What a gothic-baroque visual delight  ‘Monomania‘ is! Of course, the quality of the short film signed by L.A. Reilly concerns not only the cinematography’s dark lushness, but also the photographic vision or the chromatic suggestiveness that the director uses in shaping the twisted psyche of the characters. Likewise, the psychological stakes launched by this romance-thriller are the basis of some complex protagonists – perhaps too complex for their emotional abysses to be fully encompassed in the small dimensions of this project. And yet, the feeling that the viewer has at the end is not that of an incomplete, inconsistent short film. On the contrary, the suggestive narrative cut-out inviting us to dive into the protagonist’s subconscious, as well as the evanescence of space seeming to take the form of a black fluid in which the characters’ bodies melt into ghostly silhouettes, have the necessary coherence to surprise us through its expressiveness. Similarly, the relationships between the characters are built on the border between hallucination and madness, in a permanent defiance of the viewers’ expectations.


Thus, we witness the accelerated emotional degradation of a young woman who, more or less consciously, throws herself into the trap of a sickly obsession, in an attempt to understand the truth behind her partner’s infidelity. The problem is that subjective perception can become her greatest enemy, and the truth she accepts is, in fact, the hallucination of a traumatized mind trying to escape from the burden or guilt of a forbidden love. From this perspective, the short film signed by L.A. Reilly hides in its compositional layers a psychoanalytic finesse, illustrating the tensions between the masculine and  the feminine principles in the soul of a character, while being in a feverish search for her own sexual identity. This long desperate search, this explosive inner conflict is spectacularly depicted by the director through a nightly and magnetic atmosphere reminiscent of Angela Carter’s prose, while resonating with the fictional universe of Daphne du Maurier. In fact, the name of the main character, Rebecca, somewhat certifies this stylistic affinity that the director of this excellent short film can develop at any time on a feature.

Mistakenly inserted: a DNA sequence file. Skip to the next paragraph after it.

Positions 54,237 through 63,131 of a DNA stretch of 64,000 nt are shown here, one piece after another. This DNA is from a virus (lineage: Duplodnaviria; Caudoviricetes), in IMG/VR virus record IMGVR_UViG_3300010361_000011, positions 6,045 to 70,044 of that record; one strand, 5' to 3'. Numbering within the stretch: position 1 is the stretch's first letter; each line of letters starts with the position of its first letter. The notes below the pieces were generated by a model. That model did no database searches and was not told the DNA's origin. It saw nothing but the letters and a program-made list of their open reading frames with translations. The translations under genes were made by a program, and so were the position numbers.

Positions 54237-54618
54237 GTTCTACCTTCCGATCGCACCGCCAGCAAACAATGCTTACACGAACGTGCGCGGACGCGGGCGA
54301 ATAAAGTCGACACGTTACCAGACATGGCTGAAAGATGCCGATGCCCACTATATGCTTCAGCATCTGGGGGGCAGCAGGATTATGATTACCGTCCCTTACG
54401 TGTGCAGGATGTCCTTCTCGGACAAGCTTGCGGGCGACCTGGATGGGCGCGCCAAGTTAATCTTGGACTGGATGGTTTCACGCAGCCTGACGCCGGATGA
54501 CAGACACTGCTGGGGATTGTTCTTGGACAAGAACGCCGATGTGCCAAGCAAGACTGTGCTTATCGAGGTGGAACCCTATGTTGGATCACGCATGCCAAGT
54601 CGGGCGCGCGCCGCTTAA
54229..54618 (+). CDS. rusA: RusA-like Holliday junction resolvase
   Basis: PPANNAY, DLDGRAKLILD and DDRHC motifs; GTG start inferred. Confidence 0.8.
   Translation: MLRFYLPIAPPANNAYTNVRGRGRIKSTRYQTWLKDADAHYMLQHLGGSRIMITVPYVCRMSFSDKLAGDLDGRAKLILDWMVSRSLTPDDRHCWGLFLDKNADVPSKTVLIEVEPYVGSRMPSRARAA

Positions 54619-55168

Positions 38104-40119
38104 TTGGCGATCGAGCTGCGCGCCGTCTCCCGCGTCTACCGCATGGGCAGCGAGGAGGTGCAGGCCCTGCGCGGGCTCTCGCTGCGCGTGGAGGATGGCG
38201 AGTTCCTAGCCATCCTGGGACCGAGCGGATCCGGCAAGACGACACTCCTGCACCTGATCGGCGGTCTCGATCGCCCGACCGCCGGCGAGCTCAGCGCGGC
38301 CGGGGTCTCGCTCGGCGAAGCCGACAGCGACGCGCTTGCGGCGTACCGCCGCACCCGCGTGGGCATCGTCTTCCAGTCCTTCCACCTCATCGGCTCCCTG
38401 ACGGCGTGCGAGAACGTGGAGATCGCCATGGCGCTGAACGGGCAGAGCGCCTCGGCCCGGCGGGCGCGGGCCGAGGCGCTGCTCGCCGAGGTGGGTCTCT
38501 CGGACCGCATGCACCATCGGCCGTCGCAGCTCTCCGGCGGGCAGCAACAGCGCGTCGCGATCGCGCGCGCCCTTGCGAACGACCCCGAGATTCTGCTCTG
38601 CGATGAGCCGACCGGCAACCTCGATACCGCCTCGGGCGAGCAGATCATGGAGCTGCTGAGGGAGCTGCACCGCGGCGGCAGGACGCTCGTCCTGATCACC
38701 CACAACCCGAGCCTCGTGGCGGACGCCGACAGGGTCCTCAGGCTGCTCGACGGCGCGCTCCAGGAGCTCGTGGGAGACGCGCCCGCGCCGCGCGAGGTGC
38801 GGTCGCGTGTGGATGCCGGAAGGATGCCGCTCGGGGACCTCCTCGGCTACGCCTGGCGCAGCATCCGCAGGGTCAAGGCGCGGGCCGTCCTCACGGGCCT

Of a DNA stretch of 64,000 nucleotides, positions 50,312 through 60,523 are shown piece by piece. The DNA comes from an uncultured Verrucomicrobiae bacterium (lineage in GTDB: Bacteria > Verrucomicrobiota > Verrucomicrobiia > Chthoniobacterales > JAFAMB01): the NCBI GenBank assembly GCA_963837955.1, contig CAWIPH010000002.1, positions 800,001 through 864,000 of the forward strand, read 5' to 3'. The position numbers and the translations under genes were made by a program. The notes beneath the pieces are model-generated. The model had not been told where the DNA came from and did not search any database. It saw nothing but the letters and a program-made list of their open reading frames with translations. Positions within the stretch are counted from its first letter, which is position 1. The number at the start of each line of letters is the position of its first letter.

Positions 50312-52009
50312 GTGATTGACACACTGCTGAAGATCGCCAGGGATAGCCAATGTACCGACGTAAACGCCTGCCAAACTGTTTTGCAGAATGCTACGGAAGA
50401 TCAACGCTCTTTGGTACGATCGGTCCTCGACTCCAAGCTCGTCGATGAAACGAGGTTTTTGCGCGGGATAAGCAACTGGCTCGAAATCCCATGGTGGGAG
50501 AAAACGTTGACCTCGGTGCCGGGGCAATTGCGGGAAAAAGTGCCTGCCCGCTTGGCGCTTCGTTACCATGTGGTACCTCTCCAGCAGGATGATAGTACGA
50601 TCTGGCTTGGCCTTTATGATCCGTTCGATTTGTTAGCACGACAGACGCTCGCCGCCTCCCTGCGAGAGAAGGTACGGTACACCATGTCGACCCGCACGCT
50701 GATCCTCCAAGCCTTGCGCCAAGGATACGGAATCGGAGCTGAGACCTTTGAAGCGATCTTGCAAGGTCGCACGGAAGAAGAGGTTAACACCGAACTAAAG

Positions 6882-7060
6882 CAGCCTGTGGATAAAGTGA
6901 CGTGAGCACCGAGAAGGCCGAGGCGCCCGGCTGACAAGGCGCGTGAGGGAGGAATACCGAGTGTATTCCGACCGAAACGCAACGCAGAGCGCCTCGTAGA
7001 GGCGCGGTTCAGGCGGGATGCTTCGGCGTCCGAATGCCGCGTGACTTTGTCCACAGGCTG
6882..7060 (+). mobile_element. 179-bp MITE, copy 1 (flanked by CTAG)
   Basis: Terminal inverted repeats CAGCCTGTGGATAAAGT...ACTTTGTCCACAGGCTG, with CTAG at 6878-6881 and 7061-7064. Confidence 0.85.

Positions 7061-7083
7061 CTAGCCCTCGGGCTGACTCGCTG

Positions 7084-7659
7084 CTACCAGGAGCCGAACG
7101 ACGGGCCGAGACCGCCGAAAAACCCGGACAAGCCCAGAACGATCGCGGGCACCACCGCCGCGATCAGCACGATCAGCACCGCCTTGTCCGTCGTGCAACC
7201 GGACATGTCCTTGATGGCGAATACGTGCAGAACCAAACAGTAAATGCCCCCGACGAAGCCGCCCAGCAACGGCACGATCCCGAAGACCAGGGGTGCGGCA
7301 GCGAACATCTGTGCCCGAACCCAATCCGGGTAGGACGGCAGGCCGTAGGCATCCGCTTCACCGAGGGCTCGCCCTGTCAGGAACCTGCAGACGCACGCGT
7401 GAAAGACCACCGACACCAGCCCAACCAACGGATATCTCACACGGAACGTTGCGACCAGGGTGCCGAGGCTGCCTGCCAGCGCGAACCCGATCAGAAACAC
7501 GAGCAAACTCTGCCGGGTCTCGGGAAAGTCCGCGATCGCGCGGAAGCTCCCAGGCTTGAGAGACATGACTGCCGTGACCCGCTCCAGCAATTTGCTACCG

For the psychological complexity of the characters that harmoniously resonate with the lushness of a space placed between hallucination and madness, and for the professionalism with which the director manipulates the cinematic language while darkly building a coherent universe, ‘Monomania’ was awarded with the Film of the Month distinction in the October 2020 edition of TMFF.